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Anyone heared of MuZero ?

Posted: Mon Nov 25, 2019 12:40 pm
by Damir
Mastering Atari, Go, Chess and Shogi by Planning with a Learned Model

1 IntroductionPlanning algorithms based on lookahead search have achieved remarkable successes in artificial intelligence. Hu-man world champions have been defeated in classic games such as checkers [34], chess [5], Go [38] and poker[3, 26], and planning algorithms have had real-world impact in applications from logistics [47] to chemical syn-thesis [37]. However, these planning algorithms all rely on knowledge of the environment’s dynamics, such as therules of the game or an accurate simulator, preventing their direct application to real-world domains like robotics,industrial control, or intelligent assistants.Model-based reinforcement learning (RL) [42] aims to address this issue by first learning a model of theenvironment’s dynamics, and then planning with respect to the learned model. Typically, these models have eitherfocused on reconstructing the true environmental state [8, 16, 24], or the sequence of full observations [14, 20].However, prior work [4, 14, 20] remains far from the state of the art in visually rich domains, such as Atari 2600games [2]. Instead, the most successful methods are based on model-free RL [9, 21, 18] – i.e. they estimatethe optimal policy and/or value function directly from interactions with the environment. However, model-freealgorithms are in turn far from the state of the art in domains that require precise and sophisticated lookahead, suchas chess and Go.In this paper, we introduceMuZero, a new approach to model-based RL that achieves state-of-the-art per-formance in Atari 2600, a visually complex set of domains, while maintaining superhuman performance in pre-cision planning tasks such as chess, shogi and Go.MuZerobuilds uponAlphaZero’s [39] powerful search and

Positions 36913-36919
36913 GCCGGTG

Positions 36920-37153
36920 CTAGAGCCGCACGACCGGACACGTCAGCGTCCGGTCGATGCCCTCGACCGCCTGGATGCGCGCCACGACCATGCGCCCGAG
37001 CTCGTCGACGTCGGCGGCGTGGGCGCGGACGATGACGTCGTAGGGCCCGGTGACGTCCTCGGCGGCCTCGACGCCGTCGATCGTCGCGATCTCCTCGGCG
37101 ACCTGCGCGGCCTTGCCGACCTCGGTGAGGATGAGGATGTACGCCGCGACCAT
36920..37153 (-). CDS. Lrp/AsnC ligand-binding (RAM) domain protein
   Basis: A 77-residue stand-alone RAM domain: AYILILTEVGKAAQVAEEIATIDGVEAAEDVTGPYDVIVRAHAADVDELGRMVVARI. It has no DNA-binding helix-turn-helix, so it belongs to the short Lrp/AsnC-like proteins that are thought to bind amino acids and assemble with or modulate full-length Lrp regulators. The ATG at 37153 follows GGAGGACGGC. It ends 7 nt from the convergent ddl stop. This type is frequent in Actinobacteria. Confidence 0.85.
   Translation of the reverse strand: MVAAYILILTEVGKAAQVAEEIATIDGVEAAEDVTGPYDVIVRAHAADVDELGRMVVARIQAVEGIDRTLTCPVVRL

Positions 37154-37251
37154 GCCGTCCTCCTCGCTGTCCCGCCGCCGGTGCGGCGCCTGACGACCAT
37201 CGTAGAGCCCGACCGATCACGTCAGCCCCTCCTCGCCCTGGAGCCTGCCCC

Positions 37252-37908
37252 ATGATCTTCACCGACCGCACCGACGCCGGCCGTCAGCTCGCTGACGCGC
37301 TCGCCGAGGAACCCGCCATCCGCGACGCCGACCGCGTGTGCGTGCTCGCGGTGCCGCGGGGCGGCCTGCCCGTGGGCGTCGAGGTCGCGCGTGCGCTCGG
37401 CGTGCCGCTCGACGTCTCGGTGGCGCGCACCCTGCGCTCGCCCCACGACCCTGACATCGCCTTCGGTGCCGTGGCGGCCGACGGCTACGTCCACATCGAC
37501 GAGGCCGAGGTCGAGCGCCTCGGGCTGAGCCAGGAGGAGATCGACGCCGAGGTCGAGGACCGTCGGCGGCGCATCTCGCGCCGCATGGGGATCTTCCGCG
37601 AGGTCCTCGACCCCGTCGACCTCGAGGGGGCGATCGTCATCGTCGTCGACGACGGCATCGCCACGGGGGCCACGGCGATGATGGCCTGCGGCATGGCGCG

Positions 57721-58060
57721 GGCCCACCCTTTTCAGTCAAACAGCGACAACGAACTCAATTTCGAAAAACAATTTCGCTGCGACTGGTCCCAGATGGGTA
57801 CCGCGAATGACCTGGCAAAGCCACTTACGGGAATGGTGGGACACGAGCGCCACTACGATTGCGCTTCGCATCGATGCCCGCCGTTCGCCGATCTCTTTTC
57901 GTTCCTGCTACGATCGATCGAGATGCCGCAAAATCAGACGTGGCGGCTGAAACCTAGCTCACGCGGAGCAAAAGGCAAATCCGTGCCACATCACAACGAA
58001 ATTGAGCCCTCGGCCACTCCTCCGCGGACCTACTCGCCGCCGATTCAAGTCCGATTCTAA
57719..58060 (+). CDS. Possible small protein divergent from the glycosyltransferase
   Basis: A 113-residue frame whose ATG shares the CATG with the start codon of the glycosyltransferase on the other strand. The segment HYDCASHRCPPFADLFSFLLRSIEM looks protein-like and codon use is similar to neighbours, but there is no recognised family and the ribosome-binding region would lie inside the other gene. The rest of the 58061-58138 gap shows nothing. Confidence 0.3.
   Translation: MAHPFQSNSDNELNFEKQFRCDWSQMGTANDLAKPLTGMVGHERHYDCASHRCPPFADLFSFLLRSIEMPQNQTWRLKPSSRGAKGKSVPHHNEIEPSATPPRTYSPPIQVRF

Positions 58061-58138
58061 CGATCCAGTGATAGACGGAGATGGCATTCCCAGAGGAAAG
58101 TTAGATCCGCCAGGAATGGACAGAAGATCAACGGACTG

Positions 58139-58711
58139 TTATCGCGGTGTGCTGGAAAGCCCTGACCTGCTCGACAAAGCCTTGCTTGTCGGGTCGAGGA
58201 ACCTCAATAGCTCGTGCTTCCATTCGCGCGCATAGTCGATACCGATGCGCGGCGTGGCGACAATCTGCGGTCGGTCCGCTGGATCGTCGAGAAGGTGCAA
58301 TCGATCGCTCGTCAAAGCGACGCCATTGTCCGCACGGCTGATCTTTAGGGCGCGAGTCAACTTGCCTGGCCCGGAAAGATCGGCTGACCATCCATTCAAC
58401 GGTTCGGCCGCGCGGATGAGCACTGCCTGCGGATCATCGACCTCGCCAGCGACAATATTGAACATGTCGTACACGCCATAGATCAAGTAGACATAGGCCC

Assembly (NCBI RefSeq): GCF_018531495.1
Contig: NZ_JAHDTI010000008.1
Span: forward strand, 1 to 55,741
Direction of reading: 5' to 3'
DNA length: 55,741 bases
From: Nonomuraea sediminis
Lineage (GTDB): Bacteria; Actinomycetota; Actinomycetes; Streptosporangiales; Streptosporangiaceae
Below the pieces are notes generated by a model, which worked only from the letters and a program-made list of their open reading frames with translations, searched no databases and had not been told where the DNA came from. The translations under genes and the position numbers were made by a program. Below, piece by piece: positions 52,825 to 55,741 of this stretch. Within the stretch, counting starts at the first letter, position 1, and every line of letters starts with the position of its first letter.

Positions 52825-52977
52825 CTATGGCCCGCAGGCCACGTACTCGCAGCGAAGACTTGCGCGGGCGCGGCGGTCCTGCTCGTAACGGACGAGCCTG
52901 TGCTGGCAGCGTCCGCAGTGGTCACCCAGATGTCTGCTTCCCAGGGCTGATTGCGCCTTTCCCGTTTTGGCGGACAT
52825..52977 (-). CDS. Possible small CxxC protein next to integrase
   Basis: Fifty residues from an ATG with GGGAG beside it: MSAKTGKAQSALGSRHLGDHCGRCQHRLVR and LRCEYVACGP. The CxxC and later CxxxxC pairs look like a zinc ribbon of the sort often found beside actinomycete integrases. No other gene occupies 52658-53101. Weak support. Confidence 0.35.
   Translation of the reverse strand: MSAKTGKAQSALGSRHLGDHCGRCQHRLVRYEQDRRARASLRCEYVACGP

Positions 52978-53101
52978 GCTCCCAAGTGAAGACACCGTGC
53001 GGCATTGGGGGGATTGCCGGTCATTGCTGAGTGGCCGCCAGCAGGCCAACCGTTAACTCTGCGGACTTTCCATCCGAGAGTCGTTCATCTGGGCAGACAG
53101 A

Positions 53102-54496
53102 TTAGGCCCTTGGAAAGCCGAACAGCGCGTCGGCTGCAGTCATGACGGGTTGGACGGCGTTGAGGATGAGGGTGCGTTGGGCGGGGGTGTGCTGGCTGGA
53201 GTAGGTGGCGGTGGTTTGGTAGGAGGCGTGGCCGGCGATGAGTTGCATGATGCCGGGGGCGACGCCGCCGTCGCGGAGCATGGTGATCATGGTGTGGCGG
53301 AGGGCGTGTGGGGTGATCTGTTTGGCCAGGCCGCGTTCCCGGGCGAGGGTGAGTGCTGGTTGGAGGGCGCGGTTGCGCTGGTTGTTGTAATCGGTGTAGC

search-based policy iteration algorithms, but incorporates a learned model into the training procedure.MuZeroalso extendsAlphaZeroto a broader set of environments including single agent domains and non-zero rewards atintermediate time-steps.The main idea of the algorithm (summarized in Figure 1) is to predict those aspects of the future that are directlyrelevant for planning. The model receives the observation (e.g. an image of the Go board or the Atari screen) as aninput and transforms it into a hidden state. The hidden state is then updated iteratively by a recurrent process thatreceives the previous hidden state and a hypothetical next action. At every one of these steps the model predicts thepolicy (e.g. the move to play), value function (e.g. the predicted winner), and immediate reward (e.g. the pointsscored by playing a move). The model is trained end-to-end, with the sole objective of accurately estimating thesethree important quantities, so as to match the improved estimates of policy and value generated by search as wellas the observed reward. There is no direct constraint or requirement for the hidden state to capture all informationnecessary to reconstruct the original observation, drastically reducing the amount of information the model hasto maintain and predict; nor is there any requirement for the hidden state to match the unknown, true state of theenvironment; nor any other constraints on the semantics of state. Instead, the hidden states are free to representstate in whatever way is relevant to predicting current and future values and policies. Intuitively, the agent caninvent, internally, the rules or dynamics that lead to most accurate planning.

* Assuming the "steps" they refer to are games, this is incredibly impressive, as MuZero was able to match AlphaZero in only about a million games whereas AlphaZero took 44 million... Wow !

PS: I have posted this post by a user on new mzchessforum. He calls himself ZamChess.

Re: Anyone heared of MuZero ?

Posted: Mon Nov 25, 2019 1:38 pm
by shrapnel
Stale News, Damir bro.
Yep, its the final Nail in Stockfish's Coffin.
Stockfish...Rest In Peace (RIP)..(or is it Pieces) :lol:

Re: Anyone heared of MuZero ?

Posted: Mon Nov 25, 2019 1:40 pm
by Gian-Carlo Pascutto
>Assuming the "steps" they refer to are games

It's training steps of 2048 minibatches. I don't see any mention of games - they run the processes asynchronously. But it seems they generated about 20 billion positions. So, probably quite a bit more than a million games.

Re: Anyone heared of MuZero ?

Posted: Mon Nov 25, 2019 1:53 pm
by mclane
Sounds interesting